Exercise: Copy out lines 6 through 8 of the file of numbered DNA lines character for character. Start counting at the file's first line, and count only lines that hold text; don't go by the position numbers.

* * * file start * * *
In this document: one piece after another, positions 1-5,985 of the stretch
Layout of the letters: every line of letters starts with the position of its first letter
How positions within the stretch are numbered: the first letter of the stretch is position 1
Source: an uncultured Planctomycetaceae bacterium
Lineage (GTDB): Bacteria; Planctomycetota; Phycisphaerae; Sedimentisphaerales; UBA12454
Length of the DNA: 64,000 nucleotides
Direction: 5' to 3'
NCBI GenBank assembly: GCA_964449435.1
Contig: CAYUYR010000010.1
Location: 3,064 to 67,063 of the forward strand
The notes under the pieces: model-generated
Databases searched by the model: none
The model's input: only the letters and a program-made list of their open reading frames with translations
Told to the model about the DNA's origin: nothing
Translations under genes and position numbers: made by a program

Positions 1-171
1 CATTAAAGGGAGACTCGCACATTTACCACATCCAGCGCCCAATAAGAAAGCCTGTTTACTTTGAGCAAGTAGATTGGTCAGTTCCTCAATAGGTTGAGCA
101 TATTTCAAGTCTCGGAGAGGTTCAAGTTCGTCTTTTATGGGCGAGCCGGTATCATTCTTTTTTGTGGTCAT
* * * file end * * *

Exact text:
Length of the DNA: 64,000 nucleotides
Direction: 5' to 3'
NCBI GenBank assembly: GCA_964449435.1